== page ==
Secodly, Trump’s tweets portray the blur lines between real and fake context in the network society. Cultural networks have evolved from the virtual network society and emerged from the industrial age to the information age (Castell). In this transition capitalism is no longer centred on the production of material goods, but on the information and knowledge. Trump has often been criticized for tweeting misleading information. However, not everyone can identify fake news. Pierre Levy, a French philosopher, cultural theorist and media scholar, developed the idea of collective intelligence. Levy argues that in a networked society nobody knows everything (Lévy, 1997: 13).Everybody knows something but there is an enormous array of all kinds of expertise and knowledge out there. Hence, we relay, to some extent, on media to make sense of the world around us. If someone relies on Trump’s tweets to receive basic information then this person will not only receive deceptive information but a great amount of biasness too. With digitization’s advancements, each individual, sitting behind a computer or a tablet, has in their hands more power than any previous generation could imagine. Each individual should make extra effort on social media to try and verify stories before passing them on, especially if they confirm a pre-existing bias.

Thirdly, through Trump’s tweets the representation of a paradoxical connection with globalization is evident and this allows information to be instantaneously consumed. His lack of globalized thinking is evident in many of his tweets such as ‘America must put its own citizens first, because only then can we truly Make America Great Again! #JointAddress #AmericanSpirit’ (tweet was posted on Feb. 28, 2017, 9:14 p.m.) is just an example out of the tens. What Trump is trying to do is abandon globalization using globalized means. The nature of the network society, and thus globalization, make it possible for Trump to be accessed by different people in different places at the same time. As a result, social media becomes a meeting point and a place of global scale exchange of opinions and statements.  The difference in a network society is that the process of managing information within social networks is achieved using electronic based technologies. Still, what is interesting with Trump’s tweets is that when he tweets it not only spreads throughout social media, but it also gets attention from traditional media (newspapers etc). Thus, he appeals to everyone by starting national as a well as global discussions 140 characters at a time. As a result, societies do not have to be attached to a specific geographic space such as a nation or state, but simply to the space of communication and information flows. Hence, in a way, it should not feel weird that a president tweets this much, because he is communicating in a way that any other person is.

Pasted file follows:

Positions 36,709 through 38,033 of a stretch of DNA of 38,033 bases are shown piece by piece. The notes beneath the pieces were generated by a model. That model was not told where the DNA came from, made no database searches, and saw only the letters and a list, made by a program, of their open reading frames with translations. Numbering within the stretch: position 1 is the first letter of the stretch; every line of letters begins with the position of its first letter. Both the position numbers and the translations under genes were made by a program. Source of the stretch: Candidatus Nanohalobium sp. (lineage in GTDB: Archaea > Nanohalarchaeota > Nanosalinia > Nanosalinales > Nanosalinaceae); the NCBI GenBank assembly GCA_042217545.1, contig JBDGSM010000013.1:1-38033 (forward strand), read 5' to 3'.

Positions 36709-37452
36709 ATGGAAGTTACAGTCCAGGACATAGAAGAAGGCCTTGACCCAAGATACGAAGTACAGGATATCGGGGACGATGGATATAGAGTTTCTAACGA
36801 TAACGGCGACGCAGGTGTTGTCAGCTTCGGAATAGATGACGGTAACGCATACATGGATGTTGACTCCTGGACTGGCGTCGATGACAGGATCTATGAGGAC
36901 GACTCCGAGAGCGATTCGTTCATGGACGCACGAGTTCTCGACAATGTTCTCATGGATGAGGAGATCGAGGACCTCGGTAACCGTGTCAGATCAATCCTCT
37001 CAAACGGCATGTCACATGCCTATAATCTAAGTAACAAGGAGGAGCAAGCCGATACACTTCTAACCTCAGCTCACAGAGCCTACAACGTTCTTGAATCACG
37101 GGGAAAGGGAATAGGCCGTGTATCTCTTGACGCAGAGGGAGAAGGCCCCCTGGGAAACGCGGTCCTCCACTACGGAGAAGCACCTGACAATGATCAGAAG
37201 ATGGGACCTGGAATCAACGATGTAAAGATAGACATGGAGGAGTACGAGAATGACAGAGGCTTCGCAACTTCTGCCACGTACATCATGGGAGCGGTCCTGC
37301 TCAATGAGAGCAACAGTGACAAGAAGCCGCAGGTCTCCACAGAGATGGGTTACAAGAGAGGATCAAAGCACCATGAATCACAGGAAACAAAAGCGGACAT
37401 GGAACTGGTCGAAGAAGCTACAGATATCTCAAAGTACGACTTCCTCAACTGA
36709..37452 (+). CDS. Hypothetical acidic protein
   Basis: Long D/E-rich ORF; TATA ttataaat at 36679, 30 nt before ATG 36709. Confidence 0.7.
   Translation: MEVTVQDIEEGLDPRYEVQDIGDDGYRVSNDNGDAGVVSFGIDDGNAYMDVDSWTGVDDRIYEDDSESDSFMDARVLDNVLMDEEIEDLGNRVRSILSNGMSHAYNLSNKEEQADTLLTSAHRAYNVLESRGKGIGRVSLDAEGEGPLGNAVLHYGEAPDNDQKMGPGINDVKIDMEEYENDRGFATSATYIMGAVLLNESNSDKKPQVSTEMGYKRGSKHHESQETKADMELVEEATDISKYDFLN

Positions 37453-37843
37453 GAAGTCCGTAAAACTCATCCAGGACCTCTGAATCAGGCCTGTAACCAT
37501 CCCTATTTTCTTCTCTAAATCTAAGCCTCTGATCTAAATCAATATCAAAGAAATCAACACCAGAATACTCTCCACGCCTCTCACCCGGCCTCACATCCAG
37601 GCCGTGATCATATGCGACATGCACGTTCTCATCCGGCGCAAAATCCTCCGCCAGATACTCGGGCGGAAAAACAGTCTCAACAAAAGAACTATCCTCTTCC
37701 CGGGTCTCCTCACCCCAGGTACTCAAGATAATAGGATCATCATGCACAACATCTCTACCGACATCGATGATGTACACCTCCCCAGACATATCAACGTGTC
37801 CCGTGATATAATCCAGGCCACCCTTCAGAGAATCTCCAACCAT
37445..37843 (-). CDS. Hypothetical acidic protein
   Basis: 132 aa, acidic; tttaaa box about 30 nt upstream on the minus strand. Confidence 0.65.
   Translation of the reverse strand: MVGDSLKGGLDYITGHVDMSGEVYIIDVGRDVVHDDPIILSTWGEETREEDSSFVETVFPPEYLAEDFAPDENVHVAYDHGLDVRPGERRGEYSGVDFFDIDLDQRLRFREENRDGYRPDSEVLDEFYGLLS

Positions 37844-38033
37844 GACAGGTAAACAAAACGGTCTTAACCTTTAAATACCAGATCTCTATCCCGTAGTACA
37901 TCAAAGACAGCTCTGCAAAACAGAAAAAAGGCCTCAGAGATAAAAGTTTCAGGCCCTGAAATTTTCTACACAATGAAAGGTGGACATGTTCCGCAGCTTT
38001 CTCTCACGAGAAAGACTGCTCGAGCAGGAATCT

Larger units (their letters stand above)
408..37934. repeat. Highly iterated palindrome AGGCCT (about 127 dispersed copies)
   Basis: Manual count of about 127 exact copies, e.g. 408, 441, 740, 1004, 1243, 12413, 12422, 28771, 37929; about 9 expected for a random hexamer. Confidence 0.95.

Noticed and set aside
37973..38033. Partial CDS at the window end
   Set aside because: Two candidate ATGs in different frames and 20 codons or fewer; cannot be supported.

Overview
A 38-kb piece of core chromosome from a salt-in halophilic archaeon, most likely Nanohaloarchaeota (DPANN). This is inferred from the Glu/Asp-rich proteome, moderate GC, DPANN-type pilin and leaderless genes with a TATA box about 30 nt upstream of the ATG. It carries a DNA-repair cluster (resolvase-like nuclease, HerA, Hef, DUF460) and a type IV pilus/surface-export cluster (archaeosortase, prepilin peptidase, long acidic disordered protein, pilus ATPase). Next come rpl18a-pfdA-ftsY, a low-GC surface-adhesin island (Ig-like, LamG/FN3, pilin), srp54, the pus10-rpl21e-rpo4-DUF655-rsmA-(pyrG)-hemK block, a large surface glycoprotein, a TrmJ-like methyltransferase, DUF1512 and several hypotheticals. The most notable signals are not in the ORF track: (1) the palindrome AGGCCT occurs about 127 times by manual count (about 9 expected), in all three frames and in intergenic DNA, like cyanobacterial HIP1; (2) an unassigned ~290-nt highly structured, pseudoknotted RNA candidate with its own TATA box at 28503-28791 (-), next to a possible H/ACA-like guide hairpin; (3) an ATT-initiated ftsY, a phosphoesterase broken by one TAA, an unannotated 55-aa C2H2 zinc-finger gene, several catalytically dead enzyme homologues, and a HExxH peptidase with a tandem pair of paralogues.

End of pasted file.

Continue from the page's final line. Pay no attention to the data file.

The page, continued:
Consequently, Donald Trump’s tweeting allows power relationships to shift and it makes participatory culture even more evident in the network society. This brings out an outcome where consumers are more intimately involved on how the media landscape looks like. Every minute new layers of content are created. People add their own variance by alternating information, creating new content, or adding on to the spreadability of virtual products. However, it is easy for someone to consume deliberate misinformation via social media. Nonetheless, the process of creating new product, whether they entail real or fake information, keeps on accelerating and expanding, thus, media will continue to create a type value and meaning as it travels across cultures through network societies.  This is because humans correspondingly shape and reshape communications and networks. Finally, Castells theory of the increasing connectedness of human society and our reliance on information and communication technologies is an important contribution to our understanding of globalization in the media and Donald Trump is e ultimate participator and reciprocator of his through his tweeting.

Citations

Jenkins, H. (2004). The Cultural Logic of Media Convergence. International Journal of Cultural Studies, 7(1), pp.33-43.

Jenkins, H. (2006). Convergence culture: Where Old and New Media Collide. 1st ed. New York: New York University Press.

Jenkins, H., Ford, S. and Green, J. (2013). Spreadable media: Creating Value and Meaning in a Networked Culture. 1st ed. New York: New York University Press.

Leurs, L. (2017). 1800-1849: The history of printing during the 19th century. [online] Prepressure. Available at: https://www.prepressure.com/printing/history/1800-1849 [Accessed 15 Mar. 2017].

Lévy, P. (1997). Collective intelligence: Mankind’s Emerging World in Cyberspace. 1st ed. Cambridge, Mass: Perseus Books.